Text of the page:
|RTS Total return (TR) in USD||-2.3%||3.6%|
|MOEX index TR in RUB|
|Small and mid-cap||1.6%||9.9%|
|MOEX sector indices TR in RUB|
|Metals & Mining||-1.2%||7.7%|
|Oil & Gas||-3.7%||0.1%|
|Data as of January 24, 2019
TKB Investment Partners (JSC) calculations; Bloomberg
Russian equity market dynamics
Last week, the Russian equity market contracted, as did the other emerging markets (EM). The RTS index lost 2.3%, while the MSCI EM index declined by 2.4% (all figures in USD terms). The coronavirus outbreak in China added uncertainty to the outlook for global economic development. Brent crude oil prices falling by 8% appears to have placed no significant additional pressure on the Russian market.
The consumer goods sector outperformed the broader market, mainly driven by Magnit and X5 Retail, whose shares rose by 4.8% and 3.9%, in rouble terms, respectively. X5 Retail published strong Q4 2019 results. Its revenues rose by 11%YoY following a rise of 12.8% YoY in Q3. This news positively affected the whole sector including Magnit.
The oil & gas sector lagged the wider market. The worst performers were Surgutneftegas and Gazprom. Surgutneftegas corrected after strong growth. Gazprom came under pressure from market observers’ expectations of lower gas exports to Europe in January 2020. The company reduced its gas exports in view of high inventories reflecting low demand due to unseasonably warm weather.
Main Russian news
Russia’s industrial production in 2019 rose by 2.4% vs. 2.9% in 2018, according to Rosstat. This slightly exceeded the Ministry of Economic Development’s forecast of 2.3%. Manufacturing increased by 2.3% vs. 2.6% in 2018. At the same time, extraction rose by 3.1% vs. 4.1% the year before, and indeed extraction levels fell in each quarter throughout 2019. The Ministry of Economic Development said this was because of the limitations set on oil production following the OPEC+ agreement.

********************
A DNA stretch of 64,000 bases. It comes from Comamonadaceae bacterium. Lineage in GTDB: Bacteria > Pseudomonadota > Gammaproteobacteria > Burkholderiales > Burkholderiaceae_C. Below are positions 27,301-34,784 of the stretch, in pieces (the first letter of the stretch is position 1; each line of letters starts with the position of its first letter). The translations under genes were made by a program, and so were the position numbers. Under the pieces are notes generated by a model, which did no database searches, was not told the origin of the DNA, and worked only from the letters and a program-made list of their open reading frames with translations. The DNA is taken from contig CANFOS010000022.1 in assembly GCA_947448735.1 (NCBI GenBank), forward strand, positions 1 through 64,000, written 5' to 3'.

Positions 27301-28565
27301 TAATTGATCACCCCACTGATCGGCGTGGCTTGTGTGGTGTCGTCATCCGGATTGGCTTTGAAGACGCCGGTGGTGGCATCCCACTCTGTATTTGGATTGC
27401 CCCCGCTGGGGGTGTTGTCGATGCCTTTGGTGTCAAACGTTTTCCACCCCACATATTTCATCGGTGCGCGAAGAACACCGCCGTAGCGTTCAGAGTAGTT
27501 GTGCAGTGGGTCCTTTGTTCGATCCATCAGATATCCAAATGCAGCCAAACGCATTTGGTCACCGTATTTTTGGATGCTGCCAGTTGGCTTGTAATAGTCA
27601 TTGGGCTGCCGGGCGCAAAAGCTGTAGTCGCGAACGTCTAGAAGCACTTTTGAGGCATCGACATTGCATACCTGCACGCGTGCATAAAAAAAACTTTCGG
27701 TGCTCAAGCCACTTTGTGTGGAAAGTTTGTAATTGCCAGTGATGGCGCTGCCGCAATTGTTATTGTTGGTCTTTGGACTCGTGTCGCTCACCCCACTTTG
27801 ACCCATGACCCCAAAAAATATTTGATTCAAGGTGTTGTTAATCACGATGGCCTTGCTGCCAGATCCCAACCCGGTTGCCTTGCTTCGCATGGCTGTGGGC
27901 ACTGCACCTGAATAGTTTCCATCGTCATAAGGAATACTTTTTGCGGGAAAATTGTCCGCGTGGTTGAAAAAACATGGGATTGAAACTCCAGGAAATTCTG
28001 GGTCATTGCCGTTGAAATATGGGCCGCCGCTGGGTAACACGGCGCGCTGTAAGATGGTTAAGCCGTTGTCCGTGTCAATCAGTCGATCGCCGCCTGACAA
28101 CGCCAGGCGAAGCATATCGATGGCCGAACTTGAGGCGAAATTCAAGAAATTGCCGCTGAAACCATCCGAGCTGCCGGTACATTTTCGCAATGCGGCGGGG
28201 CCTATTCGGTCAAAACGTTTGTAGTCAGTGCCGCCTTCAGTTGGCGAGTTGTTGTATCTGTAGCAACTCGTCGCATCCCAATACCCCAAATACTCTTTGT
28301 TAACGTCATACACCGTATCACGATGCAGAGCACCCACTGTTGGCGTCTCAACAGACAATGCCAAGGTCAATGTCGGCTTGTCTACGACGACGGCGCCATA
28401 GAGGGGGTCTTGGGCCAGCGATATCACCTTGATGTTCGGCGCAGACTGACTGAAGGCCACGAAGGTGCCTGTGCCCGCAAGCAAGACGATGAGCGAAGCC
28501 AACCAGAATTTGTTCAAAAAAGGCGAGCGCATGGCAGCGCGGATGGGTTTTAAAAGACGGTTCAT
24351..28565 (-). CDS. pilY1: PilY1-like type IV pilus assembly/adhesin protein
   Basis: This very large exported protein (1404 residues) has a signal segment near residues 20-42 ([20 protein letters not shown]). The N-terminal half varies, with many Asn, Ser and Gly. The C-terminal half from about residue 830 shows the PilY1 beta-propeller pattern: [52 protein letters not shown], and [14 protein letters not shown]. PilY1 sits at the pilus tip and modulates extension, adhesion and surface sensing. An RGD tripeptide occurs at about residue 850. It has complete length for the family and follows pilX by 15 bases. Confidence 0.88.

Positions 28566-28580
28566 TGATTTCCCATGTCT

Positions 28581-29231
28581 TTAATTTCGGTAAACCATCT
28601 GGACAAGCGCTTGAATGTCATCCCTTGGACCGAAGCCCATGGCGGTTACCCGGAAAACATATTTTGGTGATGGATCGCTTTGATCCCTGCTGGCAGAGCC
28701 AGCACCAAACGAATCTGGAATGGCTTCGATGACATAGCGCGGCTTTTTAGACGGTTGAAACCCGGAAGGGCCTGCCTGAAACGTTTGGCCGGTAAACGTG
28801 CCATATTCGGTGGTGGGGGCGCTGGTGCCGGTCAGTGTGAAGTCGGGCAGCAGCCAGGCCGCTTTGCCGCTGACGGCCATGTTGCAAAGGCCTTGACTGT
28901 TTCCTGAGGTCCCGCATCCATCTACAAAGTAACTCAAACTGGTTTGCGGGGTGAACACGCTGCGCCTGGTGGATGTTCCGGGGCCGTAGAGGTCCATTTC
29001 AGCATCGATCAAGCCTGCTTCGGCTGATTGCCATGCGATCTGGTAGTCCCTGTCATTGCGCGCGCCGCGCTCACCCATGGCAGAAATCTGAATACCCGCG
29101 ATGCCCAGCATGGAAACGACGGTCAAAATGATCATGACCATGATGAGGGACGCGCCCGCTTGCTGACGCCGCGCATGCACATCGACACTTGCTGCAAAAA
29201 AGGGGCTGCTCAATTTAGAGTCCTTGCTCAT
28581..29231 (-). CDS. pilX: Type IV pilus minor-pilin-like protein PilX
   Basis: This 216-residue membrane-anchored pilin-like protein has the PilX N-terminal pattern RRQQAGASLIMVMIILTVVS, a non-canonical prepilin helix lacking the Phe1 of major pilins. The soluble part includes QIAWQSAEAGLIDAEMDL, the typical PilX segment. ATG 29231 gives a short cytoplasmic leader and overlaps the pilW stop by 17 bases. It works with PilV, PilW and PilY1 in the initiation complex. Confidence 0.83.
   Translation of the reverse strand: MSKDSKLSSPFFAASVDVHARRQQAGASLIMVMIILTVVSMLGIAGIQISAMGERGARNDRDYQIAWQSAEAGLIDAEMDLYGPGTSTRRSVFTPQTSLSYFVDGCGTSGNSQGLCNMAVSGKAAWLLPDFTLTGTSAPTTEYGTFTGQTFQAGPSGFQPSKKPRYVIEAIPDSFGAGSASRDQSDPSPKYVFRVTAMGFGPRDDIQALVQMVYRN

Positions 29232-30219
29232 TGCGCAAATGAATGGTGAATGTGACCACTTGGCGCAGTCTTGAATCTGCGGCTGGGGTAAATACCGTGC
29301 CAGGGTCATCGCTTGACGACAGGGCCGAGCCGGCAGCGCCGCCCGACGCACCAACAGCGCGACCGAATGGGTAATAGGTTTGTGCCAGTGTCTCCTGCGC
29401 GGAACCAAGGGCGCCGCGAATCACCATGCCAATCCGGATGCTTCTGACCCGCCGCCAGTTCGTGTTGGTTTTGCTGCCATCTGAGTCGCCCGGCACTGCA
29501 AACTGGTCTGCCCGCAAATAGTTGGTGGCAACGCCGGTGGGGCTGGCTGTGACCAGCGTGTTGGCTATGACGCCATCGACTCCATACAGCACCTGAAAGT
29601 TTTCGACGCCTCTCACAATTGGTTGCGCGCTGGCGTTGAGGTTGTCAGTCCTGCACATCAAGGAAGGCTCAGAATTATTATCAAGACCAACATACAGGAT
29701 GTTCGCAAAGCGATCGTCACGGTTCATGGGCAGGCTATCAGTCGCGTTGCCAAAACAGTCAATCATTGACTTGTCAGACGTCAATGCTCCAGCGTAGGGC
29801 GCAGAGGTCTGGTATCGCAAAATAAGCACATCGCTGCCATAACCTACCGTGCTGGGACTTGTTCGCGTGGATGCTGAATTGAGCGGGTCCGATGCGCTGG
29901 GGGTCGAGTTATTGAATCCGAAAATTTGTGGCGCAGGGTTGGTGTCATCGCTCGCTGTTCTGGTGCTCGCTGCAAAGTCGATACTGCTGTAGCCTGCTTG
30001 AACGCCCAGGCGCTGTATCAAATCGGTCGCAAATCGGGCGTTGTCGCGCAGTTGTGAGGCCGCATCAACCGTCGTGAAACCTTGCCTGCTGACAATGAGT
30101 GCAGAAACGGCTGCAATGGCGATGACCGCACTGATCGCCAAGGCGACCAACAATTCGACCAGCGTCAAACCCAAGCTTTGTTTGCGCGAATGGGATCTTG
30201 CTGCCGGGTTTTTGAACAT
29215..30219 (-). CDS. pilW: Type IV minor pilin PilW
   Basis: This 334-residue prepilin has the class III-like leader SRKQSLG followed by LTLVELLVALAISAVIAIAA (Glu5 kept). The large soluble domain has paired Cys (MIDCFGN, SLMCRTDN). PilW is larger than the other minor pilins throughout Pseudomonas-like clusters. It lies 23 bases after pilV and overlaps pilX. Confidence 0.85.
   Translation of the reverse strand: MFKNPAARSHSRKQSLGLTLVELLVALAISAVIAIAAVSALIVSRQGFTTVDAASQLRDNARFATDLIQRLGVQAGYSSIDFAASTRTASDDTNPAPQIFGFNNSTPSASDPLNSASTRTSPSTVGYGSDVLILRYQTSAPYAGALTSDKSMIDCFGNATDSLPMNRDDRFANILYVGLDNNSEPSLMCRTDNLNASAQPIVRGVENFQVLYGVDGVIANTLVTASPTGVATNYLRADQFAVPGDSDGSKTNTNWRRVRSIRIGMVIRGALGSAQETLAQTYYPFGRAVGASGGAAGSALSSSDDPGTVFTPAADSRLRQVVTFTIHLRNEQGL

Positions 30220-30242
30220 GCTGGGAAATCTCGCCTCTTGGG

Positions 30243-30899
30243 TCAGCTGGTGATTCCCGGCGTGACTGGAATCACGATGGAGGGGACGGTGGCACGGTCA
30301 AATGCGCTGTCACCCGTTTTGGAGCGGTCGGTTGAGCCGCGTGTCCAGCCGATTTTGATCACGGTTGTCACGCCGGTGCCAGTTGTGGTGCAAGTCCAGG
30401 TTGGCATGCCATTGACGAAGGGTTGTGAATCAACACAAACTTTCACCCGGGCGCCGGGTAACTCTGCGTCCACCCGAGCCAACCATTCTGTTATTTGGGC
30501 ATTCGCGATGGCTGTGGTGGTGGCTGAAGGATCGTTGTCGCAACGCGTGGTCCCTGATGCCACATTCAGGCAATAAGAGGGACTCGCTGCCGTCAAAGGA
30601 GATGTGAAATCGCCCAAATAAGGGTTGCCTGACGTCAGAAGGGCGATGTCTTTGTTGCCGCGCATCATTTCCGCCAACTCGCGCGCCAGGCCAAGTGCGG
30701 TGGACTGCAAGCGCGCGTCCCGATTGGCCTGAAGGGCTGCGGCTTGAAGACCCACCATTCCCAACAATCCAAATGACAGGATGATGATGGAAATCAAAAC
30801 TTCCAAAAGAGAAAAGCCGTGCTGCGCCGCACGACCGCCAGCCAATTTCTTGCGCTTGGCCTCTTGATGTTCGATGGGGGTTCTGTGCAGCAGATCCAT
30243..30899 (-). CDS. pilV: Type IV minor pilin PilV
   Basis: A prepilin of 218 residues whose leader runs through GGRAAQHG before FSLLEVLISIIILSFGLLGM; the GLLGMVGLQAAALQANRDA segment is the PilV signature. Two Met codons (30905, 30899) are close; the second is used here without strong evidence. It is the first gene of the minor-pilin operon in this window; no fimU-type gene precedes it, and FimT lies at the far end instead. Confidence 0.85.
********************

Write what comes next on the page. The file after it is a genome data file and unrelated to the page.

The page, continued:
European rating agency Scope Ratings upgraded its assessment of Russia’s sovereign debt to BBB with a stable forecast. This is higher than the rating given to Russia by both S&P, which maintained its rating at BBB-, and Moody’s, which gives Russia at rating of Baa3. Scope Ratings noted high reserves and increased resistance to external economic shocks among the main reasons for the upgrade. The agency said the Russian economy’s low ratio of government debt to GDP is one of its strongest qualities. Additionally, 75% of total debt is denominated in roubles, which decreases the currency risk for the country. According to the agency, low GDP growth potential and risks of geopolitical shocks remain Russia’s main weaknesses.
Last week, the new prime minister of Russia, Mikhail Mishustin, appointed his Cabinet. While it includes 14 new ministers, the ministers for energy, agriculture, finance, foreign affairs and defence retained their positions. The former Minister of Economic Development, Maksim Oreshkin, was appointed as an advisor of President Putin. A former regional governor, Maksim Reshetnikov, will take Oreshkin’s place. Oreshkin claimed that foreign investors view the changes to the Cabinet as positive. Indeed, the rating agency, Moody’s, noted that the planned realisation of the national projects should have a positive effect on the economy, even though the sudden change of government adds a degree of uncertainty.
Rosstat is due to publish a number of key macroeconomic figures for December 2019 this week.
Author: Aleksandra Kuznetsova, Junior Investment Specialist
Sources: Rosstat, Bloomberg, TKB Investment Partners (JSC); January 2020Russian Equities Weekly 27 January 2020